So, the iPhone 5’s been launched. It’s looking like a really great phone, although I’m still not sold on iOS 6 (seems dated to Jellybean). However that’s for another blog post.
An interesting side-effect to this announcement has been that other manufacturers have launched images/ads/infrographics (whatever you want to call it) that compares themselves to the iPhone 5, and then reasoning why their phone is better. The two culprits:
Now, in both cases, you can see that it is trying to “beat” the iPhone. Both ads are implicitly stating that the iPhone is the one to beat. It’s the top-dog of phones. “What the consumer doesn’t know however, is that the iPhone 5 is not the top-dog, because look, we each have phones that are better! In various ways!”
So, in the process of trying to prove it, they are adding clout to the iPhone. Did Samsung do ads vs the lumia? Or did the Lumia do ads against the S3? (If there is, I’d like to see them. Might have missed it.)
From my perspective, it feels like you will always be the underdog if you aim to compare yourself to your competitors. In a way, the product isn’t speaking enough for itself, that your consumers need convincing. In other words, it reeks of confidence (in the product) issues.
Now. I’m not saying these type of comparison ads are bad. A certain type of advertising is to educate consumers. But then you have to ask yourself, what are you trying to achieve, and what features are you using to differentiate your product from your competitors? Is simply touting jargon differences an effective strategy? For your broader market, I’d venture and say no. Your more enthusiastic and hardware/tech minded folks would’ve known the difference anyway. They don’t need educating.
There are other implicit uses in the two ads that do help, but it is not about education. I would say the Lumia ad is doing better in this regard. Before I say it, let’s look at a famous example of “comparison” ads. The Apple mac vs. pc ads (“I’m a mac”).
Here are some of them:
While the ads served to compared Mac to PC, it does differentiate them based on features, but the more important feeling and idea coming from these ads, was that it positioned Mac better in relation to PC. PC was a boring, suited, chump and Mac was a fun, young guy, the more desirable version. If I bought Mac, I was the fun guy, and I could silence my cognitive dissonance by touting the features mentioned in the ad. While it wasn’t so much about the difference in features, it was about positioning of the Mac brand.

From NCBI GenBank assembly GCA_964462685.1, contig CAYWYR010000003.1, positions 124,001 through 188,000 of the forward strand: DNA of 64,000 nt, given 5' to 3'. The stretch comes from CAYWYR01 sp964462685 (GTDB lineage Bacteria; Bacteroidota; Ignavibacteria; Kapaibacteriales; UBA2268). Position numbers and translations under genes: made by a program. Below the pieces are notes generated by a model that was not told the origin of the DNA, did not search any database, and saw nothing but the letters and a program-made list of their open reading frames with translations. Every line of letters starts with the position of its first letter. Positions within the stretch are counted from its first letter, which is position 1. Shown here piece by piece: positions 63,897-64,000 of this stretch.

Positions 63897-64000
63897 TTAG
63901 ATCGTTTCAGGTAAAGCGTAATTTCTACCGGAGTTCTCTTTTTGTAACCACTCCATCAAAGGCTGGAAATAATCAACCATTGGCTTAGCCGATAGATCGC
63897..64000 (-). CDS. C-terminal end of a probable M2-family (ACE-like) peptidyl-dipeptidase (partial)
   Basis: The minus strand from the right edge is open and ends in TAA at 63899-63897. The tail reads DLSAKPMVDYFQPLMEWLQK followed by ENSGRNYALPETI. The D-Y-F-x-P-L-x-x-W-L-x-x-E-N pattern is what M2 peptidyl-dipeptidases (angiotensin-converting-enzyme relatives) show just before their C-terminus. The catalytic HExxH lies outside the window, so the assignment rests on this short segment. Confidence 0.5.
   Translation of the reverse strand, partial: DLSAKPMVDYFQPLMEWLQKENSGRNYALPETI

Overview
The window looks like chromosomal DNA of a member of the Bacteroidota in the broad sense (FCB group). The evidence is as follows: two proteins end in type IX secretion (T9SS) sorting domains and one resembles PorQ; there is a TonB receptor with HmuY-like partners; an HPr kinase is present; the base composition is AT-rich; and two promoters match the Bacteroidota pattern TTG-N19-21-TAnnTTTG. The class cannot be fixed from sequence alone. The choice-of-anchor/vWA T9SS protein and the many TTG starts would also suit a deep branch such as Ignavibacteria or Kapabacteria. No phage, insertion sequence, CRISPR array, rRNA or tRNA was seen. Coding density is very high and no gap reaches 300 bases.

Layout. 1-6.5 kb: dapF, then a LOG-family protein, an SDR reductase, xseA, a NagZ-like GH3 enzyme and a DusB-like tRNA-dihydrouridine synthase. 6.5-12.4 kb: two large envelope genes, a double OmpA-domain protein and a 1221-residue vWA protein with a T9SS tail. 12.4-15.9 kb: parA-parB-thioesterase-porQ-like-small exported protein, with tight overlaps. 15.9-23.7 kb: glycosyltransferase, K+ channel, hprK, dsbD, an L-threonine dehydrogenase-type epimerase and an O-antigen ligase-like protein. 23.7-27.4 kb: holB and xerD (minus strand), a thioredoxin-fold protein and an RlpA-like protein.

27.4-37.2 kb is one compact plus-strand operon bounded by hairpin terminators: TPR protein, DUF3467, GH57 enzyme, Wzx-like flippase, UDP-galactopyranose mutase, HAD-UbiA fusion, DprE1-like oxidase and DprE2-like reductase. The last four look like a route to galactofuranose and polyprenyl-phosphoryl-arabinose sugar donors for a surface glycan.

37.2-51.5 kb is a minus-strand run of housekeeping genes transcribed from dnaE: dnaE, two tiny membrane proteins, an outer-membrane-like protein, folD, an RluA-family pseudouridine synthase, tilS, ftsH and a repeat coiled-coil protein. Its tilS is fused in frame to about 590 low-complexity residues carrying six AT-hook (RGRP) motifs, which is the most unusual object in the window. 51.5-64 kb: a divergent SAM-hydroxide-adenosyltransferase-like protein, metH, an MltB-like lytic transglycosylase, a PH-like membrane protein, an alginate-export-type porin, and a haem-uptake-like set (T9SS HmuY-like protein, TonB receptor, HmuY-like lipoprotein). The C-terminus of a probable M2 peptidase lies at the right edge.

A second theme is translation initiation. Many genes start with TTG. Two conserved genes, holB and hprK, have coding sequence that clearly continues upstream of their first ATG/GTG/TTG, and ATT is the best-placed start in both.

In the Samsung ad, simply having a longer list, and having the iPhone black (vs visible display on S3), gives implicit signals about it being better. However, it does nothing in terms of positioning it. If I’m buying an S3 (according to Samsung and the ad), I’m simply buying a better phone.
While, the Lumia ad also used feature differentiation to show it was better, it subtly used the vibrant colours that it has become known for. It signals different positioning much clearer. If I buy a Lumia, I’m more individualistic, vibrant vs the boring black and white of an iPhone. The world is more colourful and more varied, and you need a phone to fit that. Here is an example of a Lumia ad that sort of fits:
A fantastic opportunity for the Lumia would be to for example use the Holi Festival of Colour for putting their point across. Lumia’s are for people who enjoy doing fun stuff like that, being multicultural, and the Lumia is that phone. Only the Lumia will fit your personality.
So. I’m just saying. Phone manufacturers, please stand on your own feet, before boringly (and predictably) comparing yourself to the iPhone.
I have to add the recent new Samsung ad.
This is much better. And on par with the (“I’m a Mac”) ads. While subtly stating different features, it is more about positioning the S3 as being a better fit. If I buy the S3, I made the right choice, because look at how sheepish and silly the iPhone users are.